Rozovian’s Music Log

Archive for the ‘television/movies’ Category

My Web TV Ideal

Posted by Ad on February 28, 2012

It’s the future. I sit down in the living room and turn on a fast-starting computer hooked up to a big screen and speaker system. I go to a library of the shows I usually watch. A few shows are locked behind a password-protected menu so kids can’t get to them.

I select a show, old or new. The computer remembers which episode I watched last, and even if I had to stop watching mid-episode. By default, I get the standard audio, but if I want a more cinematic experience, I can select a more dynamic audio track, or if I’m watching late at night and the rest of the house is asleep, I can select a less dynamic track. I can just as well select a commentary, official or fan-made, or a different language dub, or opt to have speech, music or sound effects muted or solo.

I’m on my work computer, writing emails or something. I have a show playing in another window. I have subtitles on so I can multitask and at a glance get what any given line of dialogue is about. I need to listen to a some audio a friend and/or coworker sent me, for a music project. I pause the video, listen to the audio.

The film/TV library lists my top films and shows. I can order these on physical media if I want to. They contain more special features, like behind-the-scenes material, a copy of the script, the soundtrack… Upon ordering this, those special features also become available in the library.

I’m abroad. The connection isn’t great. I select lower quality video and audio. I’m watching it with my new friends, and as they might not speak English well, we have subtitles in their language as well as in English.

A new movie is coming out. I have a premium account, so I get to watch the movie without ads, on the day of the release, wherever I am. I have a professional reviewer account. I get to watch movies before their release. Anyone can write a review, and it can be formal or just a thank you or “f u” to the director. There’s some moderation of the reviews, so ugly language isn’t visible to minors, and amazon-bombing events can be filtered out.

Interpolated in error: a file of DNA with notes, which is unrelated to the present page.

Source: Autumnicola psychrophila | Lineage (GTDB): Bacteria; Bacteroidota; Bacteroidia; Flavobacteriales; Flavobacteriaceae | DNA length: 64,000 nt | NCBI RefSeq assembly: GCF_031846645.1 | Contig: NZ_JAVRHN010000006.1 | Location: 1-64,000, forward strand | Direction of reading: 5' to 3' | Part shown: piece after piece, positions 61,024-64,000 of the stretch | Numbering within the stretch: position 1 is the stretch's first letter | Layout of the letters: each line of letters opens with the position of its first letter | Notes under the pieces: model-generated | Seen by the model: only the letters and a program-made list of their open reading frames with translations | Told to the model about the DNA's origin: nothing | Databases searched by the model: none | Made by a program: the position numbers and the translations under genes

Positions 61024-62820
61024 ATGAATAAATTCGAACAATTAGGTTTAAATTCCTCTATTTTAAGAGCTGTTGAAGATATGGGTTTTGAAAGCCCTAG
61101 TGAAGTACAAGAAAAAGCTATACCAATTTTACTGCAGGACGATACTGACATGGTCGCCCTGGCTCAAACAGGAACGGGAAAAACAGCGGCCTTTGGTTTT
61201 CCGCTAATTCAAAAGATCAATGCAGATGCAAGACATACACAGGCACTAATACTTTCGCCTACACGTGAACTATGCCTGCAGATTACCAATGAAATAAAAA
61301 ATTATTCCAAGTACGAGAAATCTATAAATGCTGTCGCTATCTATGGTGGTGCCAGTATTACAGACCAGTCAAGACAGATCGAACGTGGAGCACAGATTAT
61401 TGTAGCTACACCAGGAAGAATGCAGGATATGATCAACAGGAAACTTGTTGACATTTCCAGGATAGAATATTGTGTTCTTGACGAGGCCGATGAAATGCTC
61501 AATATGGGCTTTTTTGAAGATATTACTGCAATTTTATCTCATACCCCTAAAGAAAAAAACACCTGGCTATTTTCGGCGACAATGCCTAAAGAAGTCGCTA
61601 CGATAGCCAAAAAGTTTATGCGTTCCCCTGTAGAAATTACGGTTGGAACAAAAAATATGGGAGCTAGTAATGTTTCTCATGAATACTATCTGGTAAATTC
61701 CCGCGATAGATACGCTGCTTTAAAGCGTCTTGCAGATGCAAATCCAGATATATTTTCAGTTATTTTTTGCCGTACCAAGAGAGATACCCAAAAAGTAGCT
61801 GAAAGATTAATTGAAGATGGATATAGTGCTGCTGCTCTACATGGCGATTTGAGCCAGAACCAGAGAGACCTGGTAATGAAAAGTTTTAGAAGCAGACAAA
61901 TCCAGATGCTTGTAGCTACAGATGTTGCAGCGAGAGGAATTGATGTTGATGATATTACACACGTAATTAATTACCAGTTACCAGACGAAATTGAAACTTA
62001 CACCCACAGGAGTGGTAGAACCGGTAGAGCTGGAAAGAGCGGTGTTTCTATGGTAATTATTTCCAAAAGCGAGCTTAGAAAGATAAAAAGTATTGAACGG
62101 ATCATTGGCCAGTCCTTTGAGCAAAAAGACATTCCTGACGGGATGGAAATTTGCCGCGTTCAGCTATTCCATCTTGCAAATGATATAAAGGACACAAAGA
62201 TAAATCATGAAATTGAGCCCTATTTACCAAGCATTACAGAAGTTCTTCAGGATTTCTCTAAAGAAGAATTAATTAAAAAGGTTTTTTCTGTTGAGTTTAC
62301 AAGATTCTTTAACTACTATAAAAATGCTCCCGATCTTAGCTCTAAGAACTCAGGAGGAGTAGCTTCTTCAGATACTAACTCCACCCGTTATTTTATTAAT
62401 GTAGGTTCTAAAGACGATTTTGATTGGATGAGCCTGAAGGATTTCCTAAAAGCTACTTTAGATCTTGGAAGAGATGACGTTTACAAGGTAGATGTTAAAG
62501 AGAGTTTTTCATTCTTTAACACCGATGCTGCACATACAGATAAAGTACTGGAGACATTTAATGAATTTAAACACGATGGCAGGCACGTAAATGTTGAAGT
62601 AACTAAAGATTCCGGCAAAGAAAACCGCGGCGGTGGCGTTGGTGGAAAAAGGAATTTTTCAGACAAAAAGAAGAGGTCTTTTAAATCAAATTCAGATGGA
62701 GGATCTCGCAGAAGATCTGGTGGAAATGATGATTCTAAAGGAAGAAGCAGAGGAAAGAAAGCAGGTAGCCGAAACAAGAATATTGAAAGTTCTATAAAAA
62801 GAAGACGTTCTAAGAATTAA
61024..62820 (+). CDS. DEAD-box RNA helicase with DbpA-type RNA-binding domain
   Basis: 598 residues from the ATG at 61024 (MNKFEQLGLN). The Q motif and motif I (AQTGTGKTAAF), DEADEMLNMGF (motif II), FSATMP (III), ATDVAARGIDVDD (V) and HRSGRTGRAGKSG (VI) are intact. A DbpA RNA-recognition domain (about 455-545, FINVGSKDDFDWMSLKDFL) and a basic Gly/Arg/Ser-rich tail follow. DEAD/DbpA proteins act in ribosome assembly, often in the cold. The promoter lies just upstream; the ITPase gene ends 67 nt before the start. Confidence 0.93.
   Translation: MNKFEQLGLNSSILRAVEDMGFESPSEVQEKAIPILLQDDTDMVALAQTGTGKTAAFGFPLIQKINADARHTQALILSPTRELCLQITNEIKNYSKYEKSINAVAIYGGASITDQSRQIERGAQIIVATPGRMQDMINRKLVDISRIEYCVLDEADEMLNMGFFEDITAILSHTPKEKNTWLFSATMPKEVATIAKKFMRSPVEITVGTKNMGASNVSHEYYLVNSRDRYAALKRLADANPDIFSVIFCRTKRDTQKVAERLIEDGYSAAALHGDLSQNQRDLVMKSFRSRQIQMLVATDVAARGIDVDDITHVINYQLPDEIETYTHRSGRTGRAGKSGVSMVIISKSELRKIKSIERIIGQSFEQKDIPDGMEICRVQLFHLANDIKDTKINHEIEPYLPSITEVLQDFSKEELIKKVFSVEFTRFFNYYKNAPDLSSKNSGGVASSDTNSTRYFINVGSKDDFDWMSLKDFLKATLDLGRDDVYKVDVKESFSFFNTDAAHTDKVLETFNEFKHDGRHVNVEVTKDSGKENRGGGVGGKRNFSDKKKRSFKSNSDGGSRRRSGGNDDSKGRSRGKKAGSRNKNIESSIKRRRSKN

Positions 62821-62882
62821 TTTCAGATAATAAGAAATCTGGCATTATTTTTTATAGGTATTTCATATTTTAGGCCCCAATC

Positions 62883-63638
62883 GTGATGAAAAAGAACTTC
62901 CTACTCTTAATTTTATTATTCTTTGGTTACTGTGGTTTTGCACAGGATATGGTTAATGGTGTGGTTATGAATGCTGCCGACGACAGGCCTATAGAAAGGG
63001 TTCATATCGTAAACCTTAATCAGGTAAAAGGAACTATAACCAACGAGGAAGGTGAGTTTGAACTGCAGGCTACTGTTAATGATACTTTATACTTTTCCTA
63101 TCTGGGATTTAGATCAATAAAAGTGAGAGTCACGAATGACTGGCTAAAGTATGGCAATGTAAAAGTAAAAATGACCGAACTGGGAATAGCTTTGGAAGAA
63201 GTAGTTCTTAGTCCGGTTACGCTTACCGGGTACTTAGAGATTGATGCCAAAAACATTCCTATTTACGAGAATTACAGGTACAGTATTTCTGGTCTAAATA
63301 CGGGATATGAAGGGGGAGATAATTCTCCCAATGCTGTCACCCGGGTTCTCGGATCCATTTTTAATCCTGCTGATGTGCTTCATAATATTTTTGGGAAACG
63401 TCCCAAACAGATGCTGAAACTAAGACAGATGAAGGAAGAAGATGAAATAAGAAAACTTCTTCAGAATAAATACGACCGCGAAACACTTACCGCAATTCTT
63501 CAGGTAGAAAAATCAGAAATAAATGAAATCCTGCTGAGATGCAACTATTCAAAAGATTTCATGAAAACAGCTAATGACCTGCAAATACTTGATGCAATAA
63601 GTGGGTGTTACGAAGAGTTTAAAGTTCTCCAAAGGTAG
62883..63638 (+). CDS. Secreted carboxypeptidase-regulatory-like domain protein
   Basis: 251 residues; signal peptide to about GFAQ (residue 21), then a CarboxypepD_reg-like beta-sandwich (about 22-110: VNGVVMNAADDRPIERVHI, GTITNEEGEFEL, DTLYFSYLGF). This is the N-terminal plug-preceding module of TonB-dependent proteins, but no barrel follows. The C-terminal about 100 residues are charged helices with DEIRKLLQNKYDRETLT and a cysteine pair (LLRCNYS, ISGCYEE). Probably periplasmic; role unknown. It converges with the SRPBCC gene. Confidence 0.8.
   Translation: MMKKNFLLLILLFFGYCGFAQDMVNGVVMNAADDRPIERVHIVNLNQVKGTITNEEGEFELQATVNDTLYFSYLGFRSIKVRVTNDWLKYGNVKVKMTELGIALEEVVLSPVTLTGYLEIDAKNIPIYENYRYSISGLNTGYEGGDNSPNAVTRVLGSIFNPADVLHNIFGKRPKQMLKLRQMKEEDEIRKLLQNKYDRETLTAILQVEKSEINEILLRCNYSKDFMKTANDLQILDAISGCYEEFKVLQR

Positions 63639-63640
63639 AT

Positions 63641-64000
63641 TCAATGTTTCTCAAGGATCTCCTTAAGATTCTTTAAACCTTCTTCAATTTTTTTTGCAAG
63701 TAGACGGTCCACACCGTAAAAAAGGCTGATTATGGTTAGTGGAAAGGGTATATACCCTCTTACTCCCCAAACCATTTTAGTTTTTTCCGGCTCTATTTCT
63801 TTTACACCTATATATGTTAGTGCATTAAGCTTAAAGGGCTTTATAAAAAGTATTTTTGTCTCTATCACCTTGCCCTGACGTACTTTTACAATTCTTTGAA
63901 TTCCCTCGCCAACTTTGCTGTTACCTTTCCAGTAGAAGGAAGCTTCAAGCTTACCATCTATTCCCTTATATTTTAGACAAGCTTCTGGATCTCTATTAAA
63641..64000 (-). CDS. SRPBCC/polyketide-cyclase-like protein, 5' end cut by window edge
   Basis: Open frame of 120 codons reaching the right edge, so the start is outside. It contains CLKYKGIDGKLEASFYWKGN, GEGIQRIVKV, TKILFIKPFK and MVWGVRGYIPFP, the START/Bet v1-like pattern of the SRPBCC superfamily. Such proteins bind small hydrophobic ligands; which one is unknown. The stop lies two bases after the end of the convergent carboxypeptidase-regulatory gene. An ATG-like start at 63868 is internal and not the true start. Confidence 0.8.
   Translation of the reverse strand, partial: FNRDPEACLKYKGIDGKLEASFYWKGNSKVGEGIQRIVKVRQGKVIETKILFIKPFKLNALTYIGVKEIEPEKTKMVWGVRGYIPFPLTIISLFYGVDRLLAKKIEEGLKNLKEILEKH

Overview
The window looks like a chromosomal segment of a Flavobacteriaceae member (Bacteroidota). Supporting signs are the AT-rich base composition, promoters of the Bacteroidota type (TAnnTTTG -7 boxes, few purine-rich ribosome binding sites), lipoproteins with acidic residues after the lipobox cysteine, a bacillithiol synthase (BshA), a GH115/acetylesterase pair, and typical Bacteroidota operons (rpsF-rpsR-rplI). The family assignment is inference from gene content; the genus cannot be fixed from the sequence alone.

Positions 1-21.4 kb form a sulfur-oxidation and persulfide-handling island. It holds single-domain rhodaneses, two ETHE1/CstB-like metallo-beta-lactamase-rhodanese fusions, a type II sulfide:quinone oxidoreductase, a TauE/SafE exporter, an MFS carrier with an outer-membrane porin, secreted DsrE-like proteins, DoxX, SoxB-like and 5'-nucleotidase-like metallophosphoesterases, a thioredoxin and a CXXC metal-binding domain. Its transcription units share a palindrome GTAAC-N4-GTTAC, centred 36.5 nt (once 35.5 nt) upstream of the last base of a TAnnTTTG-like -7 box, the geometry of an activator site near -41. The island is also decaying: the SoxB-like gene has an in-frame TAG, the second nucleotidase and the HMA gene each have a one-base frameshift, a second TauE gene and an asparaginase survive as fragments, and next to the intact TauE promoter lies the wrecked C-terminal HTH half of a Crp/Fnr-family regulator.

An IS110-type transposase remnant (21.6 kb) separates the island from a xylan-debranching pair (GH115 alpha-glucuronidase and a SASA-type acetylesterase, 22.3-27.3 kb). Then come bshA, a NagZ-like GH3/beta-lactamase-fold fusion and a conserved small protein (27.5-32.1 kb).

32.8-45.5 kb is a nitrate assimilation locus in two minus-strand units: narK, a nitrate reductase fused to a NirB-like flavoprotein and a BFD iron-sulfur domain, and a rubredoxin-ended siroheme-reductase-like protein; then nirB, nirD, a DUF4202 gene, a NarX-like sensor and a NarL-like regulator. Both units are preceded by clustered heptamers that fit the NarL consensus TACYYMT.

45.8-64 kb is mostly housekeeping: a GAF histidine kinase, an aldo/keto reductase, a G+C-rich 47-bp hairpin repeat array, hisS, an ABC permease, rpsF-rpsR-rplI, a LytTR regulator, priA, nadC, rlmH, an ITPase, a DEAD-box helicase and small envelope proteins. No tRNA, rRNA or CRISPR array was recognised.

The school I teach at has an education account. My students get to remix any film or show online through the library – and to associate their trailer with their own user accounts. Regular users can do the same, except they to buy the show or film. They can, for a slight further cost, make a fandub. Each time someone watches a fan-made trailer, or listens to a fandub, reviewer commentary, or anything else that’s user-generated, the users involved in making this additional material are also paid. Several songs from my album have music videos based on shows and movies. The music comes from Spotify or a similar service partnering with the video service. When one of those vids are watched, I get paid slightly, the music video editor get paid slightly, and the ppl who made the original video get paid slightly. I don’t know the exact amount of money, I just know I get money when ppl watch it.

I watch the news. I don’t know what’s going on so I’m not looking for a specific story. I don’t care about celebrity deaths and scandals, so I skip to the next news story. I watch a tech news show made/sponsored by Toyota. Naturally, it has a lot of Toyota products. I can skip to any individual story in the episode. The show still gives me a positive idea about Toyota, so they don’t mind me skipping through.

If I didn’t have a premium account, I could still watch stuff… ad-supported. These aren’t intrusive pop-up ads, they’re more subtly colored and fit right into the design of the library application, each library skin has it’s own ad color coding. Imagine the choice between white on black, or black on white. That can do a lot to make an ad less intrusive. Likewise, some weeks, select shows are sponsored (ie otherwise ad-free) by select companies. This week, General Motors wants me to watch the timeless classic Transformers. Then I log in and the ads disappear.

I look at my account balance. I’ve seen all of Stargate SG-1 before with this service, so all those episodes are free to me. I’ve bought all of Babylon 5, so those episodes are free to me. This month, I’ve been watching old Mythbusters, and am billed for them, a small fee for each episode I’ve watched. Once I’ve watched 75% of episodes in a season, the rest becomes free. My subscription to the service is split between the service and the shows I already own. Just because I’ve seen Firefly a few times doesn’t mean there isn’t a slight amount of money going to its owners at the end of each month when views and payment are calculated.